James 1:2 My brethren, count it all joy when ye fall into divers temptations;
Notice that James assumes we will experience trials – He does not say “if” but “when.” This is because Christians must expect trials. Jesus said in John 16:33, These things I have spoken unto you, that in me ye might have peace. In the world ye shall have tribulation: but be of good cheer; I have overcome the world.
Some trials come simply because we are human: sickness, accidents, disappointments, death. Other trials come because we are Christians (I Peter 4:12; II Timothy 3:12). Because Satan fights against us and the world opposes us, we can expect trials.
What then should be a Christian’s response to trials?
James tells us to Count it all joy – What does James mean by this? What does count it all joy when ye fall into trials mean?
First, let’s clarify what it does not mean. James does not mean that we are to have an all-encompassing joyful emotional state during severe trials and situations. He is not demanding that we enjoy our trials. James knows all too well, as the writer of Hebrews put it, that no chastening for the present seemeth to be joyous, but grievous: (Hebrews 12:11)
What James is doing here is commending the conscious embrace of a Christian understanding of life which leads to a sense of joy, even in the midst of trials, not joy over trials.
So to Count it all joy – means to make a deliberate and careful decision to experience joy even in times of trouble. Is this even possible? According to Scripture it is:
II Corinthians 7:4b I am filled with comfort, I am exceeding joyful in all our tribulation.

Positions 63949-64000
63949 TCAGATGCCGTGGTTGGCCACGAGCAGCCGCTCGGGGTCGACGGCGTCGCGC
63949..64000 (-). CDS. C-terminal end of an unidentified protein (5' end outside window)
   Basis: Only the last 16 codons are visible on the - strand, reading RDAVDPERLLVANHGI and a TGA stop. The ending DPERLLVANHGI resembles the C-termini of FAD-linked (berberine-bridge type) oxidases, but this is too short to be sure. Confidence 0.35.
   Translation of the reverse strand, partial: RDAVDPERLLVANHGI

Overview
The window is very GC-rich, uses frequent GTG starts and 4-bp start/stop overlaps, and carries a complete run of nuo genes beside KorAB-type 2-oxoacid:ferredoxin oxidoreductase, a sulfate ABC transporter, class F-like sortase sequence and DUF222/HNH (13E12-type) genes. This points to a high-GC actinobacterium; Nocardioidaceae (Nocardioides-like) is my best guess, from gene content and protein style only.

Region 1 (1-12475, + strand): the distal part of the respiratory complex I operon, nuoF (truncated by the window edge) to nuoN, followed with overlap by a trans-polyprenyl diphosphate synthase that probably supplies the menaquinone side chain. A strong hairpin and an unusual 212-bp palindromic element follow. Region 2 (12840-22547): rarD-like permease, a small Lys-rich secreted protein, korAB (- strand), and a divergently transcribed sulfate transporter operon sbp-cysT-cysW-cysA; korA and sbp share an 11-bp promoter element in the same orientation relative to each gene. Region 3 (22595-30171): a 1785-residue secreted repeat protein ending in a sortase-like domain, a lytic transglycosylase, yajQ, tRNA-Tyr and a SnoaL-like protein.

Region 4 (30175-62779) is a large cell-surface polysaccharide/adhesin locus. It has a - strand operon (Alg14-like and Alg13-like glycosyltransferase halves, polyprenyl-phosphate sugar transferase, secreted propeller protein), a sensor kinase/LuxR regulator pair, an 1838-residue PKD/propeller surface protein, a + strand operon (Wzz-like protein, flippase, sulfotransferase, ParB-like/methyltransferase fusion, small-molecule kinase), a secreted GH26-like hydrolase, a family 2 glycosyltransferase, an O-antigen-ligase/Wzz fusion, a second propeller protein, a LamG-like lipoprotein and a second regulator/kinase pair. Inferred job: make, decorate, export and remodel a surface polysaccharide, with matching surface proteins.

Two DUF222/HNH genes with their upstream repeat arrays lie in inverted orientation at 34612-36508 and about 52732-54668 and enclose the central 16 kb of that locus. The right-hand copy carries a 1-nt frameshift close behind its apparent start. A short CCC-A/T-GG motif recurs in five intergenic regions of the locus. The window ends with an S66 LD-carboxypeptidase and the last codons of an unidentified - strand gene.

Acts 5:40-41 And when they had called the apostles, and beaten them, they commanded that they should not speak in the name of Jesus, and let them go. And they departed from the presence of the council, rejoicing that they were counted worthy to suffer shame for his name.
Acts 16:25 At midnight Paul and Silas prayed, and sang praises unto God: and the prisoners heard them.
James is telling us with this command count it all joy when ye fall into divers temptations that when we feel alienated, when we feel unwanted, when we are under the pressure of troubles and burdensome situations, that we can have a sense of comforting joy even in those great difficulties and trials.
But how is this possible?
There is only one right answer – it is only possible through Jesus Christ. He is able to flow His joy through us right when we need it the most. James is not saying that trials are good in themselves. But there is a joy that is independent of circumstances, which may be found in remembering God’s sovereign purposes and trusting our Savior. For in Him, through Him, and because of Him, we truly can count it all joy when we fall into troubles and trials.